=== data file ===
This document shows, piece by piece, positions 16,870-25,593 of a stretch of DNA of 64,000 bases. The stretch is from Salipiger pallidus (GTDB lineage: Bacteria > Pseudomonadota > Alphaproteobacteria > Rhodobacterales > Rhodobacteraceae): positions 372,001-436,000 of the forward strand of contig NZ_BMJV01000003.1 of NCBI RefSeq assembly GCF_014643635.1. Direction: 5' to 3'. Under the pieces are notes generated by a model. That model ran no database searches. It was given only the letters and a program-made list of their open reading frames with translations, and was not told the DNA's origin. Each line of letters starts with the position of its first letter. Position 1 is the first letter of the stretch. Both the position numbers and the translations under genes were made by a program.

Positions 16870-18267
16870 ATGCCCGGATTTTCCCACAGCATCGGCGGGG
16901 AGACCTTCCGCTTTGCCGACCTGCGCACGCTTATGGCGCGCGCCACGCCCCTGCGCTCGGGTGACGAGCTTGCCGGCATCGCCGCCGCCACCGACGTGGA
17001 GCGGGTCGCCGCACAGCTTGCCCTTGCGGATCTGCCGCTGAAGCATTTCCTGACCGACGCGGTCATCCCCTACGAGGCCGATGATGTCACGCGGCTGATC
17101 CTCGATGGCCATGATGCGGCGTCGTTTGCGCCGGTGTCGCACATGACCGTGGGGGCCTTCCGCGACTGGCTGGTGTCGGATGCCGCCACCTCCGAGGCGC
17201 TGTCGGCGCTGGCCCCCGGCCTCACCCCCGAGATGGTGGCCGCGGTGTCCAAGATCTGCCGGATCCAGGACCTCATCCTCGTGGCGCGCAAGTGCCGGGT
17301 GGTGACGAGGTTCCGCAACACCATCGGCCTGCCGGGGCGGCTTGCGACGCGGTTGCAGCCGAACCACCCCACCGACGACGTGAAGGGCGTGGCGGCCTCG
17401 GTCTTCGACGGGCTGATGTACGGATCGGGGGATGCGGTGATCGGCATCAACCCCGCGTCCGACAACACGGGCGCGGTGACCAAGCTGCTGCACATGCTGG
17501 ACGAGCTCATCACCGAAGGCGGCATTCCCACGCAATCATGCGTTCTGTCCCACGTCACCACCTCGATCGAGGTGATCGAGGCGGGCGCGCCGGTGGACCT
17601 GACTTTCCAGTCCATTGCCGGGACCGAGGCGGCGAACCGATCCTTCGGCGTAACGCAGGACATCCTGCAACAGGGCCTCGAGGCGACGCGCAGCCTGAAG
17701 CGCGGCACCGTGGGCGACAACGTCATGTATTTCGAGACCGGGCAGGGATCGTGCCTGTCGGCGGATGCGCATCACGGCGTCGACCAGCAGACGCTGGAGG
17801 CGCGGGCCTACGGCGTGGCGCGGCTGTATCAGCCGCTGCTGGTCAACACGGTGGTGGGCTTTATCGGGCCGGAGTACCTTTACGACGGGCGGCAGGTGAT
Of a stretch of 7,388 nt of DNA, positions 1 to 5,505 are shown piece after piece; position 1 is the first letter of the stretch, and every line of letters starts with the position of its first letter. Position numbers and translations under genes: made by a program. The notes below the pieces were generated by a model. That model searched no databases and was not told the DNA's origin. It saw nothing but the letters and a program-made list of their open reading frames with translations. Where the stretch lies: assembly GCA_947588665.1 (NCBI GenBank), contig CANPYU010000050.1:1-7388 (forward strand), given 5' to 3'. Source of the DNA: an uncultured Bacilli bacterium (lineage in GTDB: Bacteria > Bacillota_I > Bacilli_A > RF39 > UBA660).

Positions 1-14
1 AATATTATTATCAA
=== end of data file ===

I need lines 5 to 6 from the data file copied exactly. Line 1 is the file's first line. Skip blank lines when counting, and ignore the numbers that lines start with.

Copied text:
17001 GCGGGTCGCCGCACAGCTTGCCCTTGCGGATCTGCCGCTGAAGCATTTCCTGACCGACGCGGTCATCCCCTACGAGGCCGATGATGTCACGCGGCTGATC
17101 CTCGATGGCCATGATGCGGCGTCGTTTGCGCCGGTGTCGCACATGACCGTGGGGGCCTTCCGCGACTGGCTGGTGTCGGATGCCGCCACCTCCGAGGCGC